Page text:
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  • Open Access

The utility of cardiovascular magnetic resonance in the investigation of aborted sudden cardiac death

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Journal of Cardiovascular Magnetic Resonance201416 (Suppl 1) :O31

https://doi.org/10.1186/1532-429X-16-S1-O31

  • Published:

Keywords

  • Cardiovascular Magnetic Resonance
  • Ventricular Tachycardia
  • Myocarditis
  • Electronic Record
  • Routine Investigation

Background

Aborted sudden cardiac death (SCD) is an infrequent indication for cardiovascular magnetic resonance (CMR). Patients who survive an arrhythmic cardiac arrest usually receive an implantable cardioverter-defibrillator (ICD). It is important to determine a precise diagnosis in these patients as it has implications for ongoing healthcare, both for themselves and family members. It is presently unknown if CMR is useful for this purpose.

Methods

At a large tertiary cardiac centre, electronic records from June 2006 to June 2013 were investigated to identify all patients who had ICD implantation. These records were cross referenced with all patients who had been investigated by CMR. Electronic records and medical notes were systematically reviewed to establish the details of the cardiac arrest, other cardiac investigations and etiology. Aborted SCD was defined as ventricular fibrillation (VF) or hemodynamically unstable ventricular tachycardia (VT) requiring electrical or chemical cardioversion.

Results

152 patients had an ICD implanted and a prior CMR scan. Of these, 62 patients had the CMR to specifically investigate aborted SCD. The scan was abandoned in one because of claustrophobia and detailed records were available on 56 patients. Of these, the rhythm was primary VF in 29, torsade de pointes in 4 and haemodynamically unstable VT treated by electrical or chemical cardioversion 23. All patients underwent investigation by ECG, transthoracic echocardiography and coronary angiography. CMR was able to establish the diagnosis in 39 (70%) patients and angiography in 20 (36%). The final diagnosis was unclear after ECG, echocardiography and angiography in 22 patients. CMR revealed a diagnosis in 8 of these (2 ischaemic subendocardial scar, 2 myocarditis, 1 ARVC, 1 DCM, 1 cardiac sarcoid & 1 LV non-compaction). Of the remaining patients the diagnosis was 12 primary VF (diagnosed by the clinical team), 1 ARVC (diagnosed on non-imaging criteria) and in 1 patient the diagnosis was unclear. There were no cases when CMR yielded the diagnosis if the ECG, echocardiogram and angiography were completely normal.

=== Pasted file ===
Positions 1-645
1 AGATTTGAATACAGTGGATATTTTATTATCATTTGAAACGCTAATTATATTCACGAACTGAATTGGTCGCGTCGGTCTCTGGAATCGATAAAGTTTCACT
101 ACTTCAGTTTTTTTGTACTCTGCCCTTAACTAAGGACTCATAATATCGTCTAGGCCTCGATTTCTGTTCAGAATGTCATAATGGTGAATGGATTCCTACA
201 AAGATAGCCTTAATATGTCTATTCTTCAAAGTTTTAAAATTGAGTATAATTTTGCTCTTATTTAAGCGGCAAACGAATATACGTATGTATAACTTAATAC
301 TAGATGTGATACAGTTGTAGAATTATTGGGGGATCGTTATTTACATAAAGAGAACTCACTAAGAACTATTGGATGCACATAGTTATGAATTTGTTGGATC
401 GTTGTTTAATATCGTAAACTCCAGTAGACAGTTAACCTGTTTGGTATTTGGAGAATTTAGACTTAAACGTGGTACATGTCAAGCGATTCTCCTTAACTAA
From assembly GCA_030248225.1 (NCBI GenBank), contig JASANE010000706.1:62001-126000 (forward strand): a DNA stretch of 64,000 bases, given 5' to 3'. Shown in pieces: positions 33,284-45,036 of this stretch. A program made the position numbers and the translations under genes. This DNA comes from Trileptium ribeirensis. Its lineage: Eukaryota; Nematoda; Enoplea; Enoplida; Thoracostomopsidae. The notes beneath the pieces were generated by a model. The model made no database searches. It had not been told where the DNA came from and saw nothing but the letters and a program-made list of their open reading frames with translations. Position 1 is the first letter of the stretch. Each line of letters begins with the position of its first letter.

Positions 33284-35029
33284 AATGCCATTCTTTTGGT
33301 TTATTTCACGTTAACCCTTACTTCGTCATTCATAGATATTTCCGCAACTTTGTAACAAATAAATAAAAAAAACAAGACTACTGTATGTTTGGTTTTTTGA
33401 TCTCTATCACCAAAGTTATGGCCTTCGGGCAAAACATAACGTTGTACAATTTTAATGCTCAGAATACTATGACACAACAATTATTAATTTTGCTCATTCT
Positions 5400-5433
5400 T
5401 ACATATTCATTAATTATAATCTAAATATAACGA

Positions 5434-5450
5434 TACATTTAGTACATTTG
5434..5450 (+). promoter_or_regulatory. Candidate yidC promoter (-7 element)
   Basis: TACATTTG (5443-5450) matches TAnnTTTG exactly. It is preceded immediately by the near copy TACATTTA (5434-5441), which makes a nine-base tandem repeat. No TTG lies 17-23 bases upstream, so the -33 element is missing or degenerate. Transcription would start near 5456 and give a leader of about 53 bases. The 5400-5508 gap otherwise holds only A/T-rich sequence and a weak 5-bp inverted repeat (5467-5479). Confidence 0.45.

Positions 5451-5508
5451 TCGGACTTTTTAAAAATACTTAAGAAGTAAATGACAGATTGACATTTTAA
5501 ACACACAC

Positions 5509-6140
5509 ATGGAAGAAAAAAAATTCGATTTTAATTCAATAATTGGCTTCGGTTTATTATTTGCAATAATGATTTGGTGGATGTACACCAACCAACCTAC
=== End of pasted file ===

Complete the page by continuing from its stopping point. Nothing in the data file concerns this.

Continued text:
Conclusions

In this series of patients who suffered aborted SCD CMR was able to establish the diagnosis in 39/56 of all patients and 8/22 patients in whom the diagnosis was unclear after routine investigation with ECG, echocardiography and angiography. The high diagnostic yield of CMR, even in patients where routine investigations did not yield a diagnosis, supports its more widespread use in aborted SCD.

Funding

PS is funded by a British Heart Foundation Fellowship (FS/12/88/29901).
Figure 1
Figure 1

CMR findings of 3 patients who suffered aborted SCD in whom the diagnosis was unknown after ECG, echocardiography and angiography A. lateral subepicardial late gadolinium enhancement (myocarditis) B. lateral subendocardial late gadolinium enhancement (myocardial infarction) C. two layered myocardium with prominent trabeculation (LV non-compaction).

Authors’ Affiliations

(1)
Multidisciplinary Cardiovascular Research Centre & Leeds Institute of Genetics, Health and Therapeutics, University of Leeds, Leeds, UK

Copyright

© Swoboda et al.; licensee BioMed Central Ltd. 2014

This article is published under license to BioMed Central Ltd. This is an Open Access article distributed under the terms of the Creative Commons Attribution License (http://creativecommons.org/licenses/by/2.0), which permits unrestricted use, distribution, and reproduction in any medium, provided the original work is properly cited. The Creative Commons Public Domain Dedication waiver (http://creativecommons.org/publicdomain/zero/1.0/) applies to the data made available in this article, unless otherwise stated.

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